Dir. Len Wiseman, 2006, US, 100 mins
Cast: Kate Beckinsale, Scott Speedman, Tony Curran, Steven Mackintosh, Derek Jacobi
Blade 2, X-Men 2, Spider-Man 2, you may not agree with the sequel philosophy but at least you’re guaranteed one thing, it’ll be bigger; bigger budget, bigger fights, bigger things being blown-up. However, director Len Wiseman seems to have ignored this rule and made up his own whereby if it isn’t broken don’t fix it, in fact, if you’re feeling particularly lazy, just reuse the first movie. Taking the characters, costumes, weapons, even the sets Evolution grows the Underworld universe as convincingly as painting stripes on a horse and calling it a zebra. Wiseman hasn’t gone for a sequel, after the first film’s surprise box office secured him not one but two more instalments he’s already eying the final part of the trilogy, this is its prologue.
Evolution takes place directly after the original movie and if you’re having trouble recalling what took place 3 years ago then rest assured because the audience is reminded with jarring flashbacks throughout the first act to get those not familiar with vampire versus werewolf action up to speed. Vampire death-dealer Selene (Beckinsale) and lycan hybrid Michael (Speedman) are now on the run and must come to terms with who they are and face the true history behind each of their bloodlines. Handily it all goes back to a pair of twins, one bitten by a wolf, the other, Marcus (Curran), by a bat. Now free, Marcus seeks out his imprisoned brother so they can generally wreak havoc and take over the world. With Selene holding the key it’s not going to be an easy job, especially when there’s lot of guns around.
Why all this bloodline curiosity matters is arbitrary when Wiseman has taken his characters out of any sort of reality that anchored the original story. Previously, the human race was part of the world, caught in the middle of two warring factions and Michael was the audience’s fear of being dragged into it. In Evolution the pair stomp silently through snowy wastelands, the occasional scrap taking place in watery underground sets worryingly reminiscent of the first film’s climax. The one thing it’s got going for it is that it is shot impeccably and Wiseman has a knack for slick gunplay that doesn’t hide in the dark; the film’s opening medieval fire and axes bone-cruncher marks a breathless start. But the director’s gotten too wrapped up in his own mythology as Marcus follows the trail to his ancestors with the tiresome habit of stapling would-be informers to the nearest wall. It’s akin to reading The Silmarillion, Tolkien’s weighty and complex prologue to Lord of the Rings but without the knowledge it’s leading up to something epic, just the one-on-one smackdowns the entire story is geared towards.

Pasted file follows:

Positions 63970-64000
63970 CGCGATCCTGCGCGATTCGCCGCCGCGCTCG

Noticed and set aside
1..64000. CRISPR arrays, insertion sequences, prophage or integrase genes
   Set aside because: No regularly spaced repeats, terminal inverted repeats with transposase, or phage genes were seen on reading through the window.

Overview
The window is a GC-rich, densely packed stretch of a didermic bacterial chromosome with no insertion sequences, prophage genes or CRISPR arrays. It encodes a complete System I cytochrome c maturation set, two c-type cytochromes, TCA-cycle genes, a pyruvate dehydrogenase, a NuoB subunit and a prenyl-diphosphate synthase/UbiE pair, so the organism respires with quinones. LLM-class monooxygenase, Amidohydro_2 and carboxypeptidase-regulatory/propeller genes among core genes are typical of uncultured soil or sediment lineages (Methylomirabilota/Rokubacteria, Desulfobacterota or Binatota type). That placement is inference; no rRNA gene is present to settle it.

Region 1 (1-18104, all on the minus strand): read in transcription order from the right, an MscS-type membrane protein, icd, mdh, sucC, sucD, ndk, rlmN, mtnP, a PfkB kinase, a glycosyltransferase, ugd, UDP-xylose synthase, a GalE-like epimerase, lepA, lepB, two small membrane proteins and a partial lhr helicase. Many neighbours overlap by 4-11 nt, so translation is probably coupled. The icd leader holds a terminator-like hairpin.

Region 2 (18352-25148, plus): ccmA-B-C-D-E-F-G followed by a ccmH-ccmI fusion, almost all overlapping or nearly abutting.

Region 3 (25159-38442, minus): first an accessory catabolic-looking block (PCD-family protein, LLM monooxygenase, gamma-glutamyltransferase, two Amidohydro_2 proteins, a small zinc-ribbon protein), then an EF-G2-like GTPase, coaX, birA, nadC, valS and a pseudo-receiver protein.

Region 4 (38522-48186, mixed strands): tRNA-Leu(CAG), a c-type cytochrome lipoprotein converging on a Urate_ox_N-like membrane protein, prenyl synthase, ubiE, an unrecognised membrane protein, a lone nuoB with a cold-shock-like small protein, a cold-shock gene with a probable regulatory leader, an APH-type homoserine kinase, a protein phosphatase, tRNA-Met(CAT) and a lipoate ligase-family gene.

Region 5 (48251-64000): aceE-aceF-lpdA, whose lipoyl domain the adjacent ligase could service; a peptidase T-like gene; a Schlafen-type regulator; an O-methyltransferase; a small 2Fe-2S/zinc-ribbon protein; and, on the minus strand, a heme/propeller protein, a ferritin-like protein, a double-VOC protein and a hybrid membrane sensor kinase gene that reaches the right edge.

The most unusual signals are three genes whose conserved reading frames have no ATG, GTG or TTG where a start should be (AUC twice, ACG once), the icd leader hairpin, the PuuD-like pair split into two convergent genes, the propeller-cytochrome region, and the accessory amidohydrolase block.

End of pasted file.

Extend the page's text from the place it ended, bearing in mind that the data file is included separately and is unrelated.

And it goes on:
With Beckinsale (now Wiseman’s wife) and Speedman returning as the leads fans at least would be hoping for their romance to finally ignite. It’s true that Selene finally does peel away those skin-tight leathers but apart from standing around with their shirts off the pair have less to do than a deodorant advert. Nothing is made of Michael’s new hybrid status save rabidly running round like a cross between an Alsatian and The Hulk. Have we missed something or have they really been married for 40 years and have nothing left to talk about?
Where films such as Night Watch have pushed the ‘the monsters are among us’ horror genre to extremes Wiseman coasts on vapour trails left by an unexpected hit. With the Underworld look being incredibly dated after The Matrix implosion, black leather and twin-handguns just aren’t enough anymore and with this interlude supposedly keeping the franchise in the air Wiseman’s got a long way to fall.
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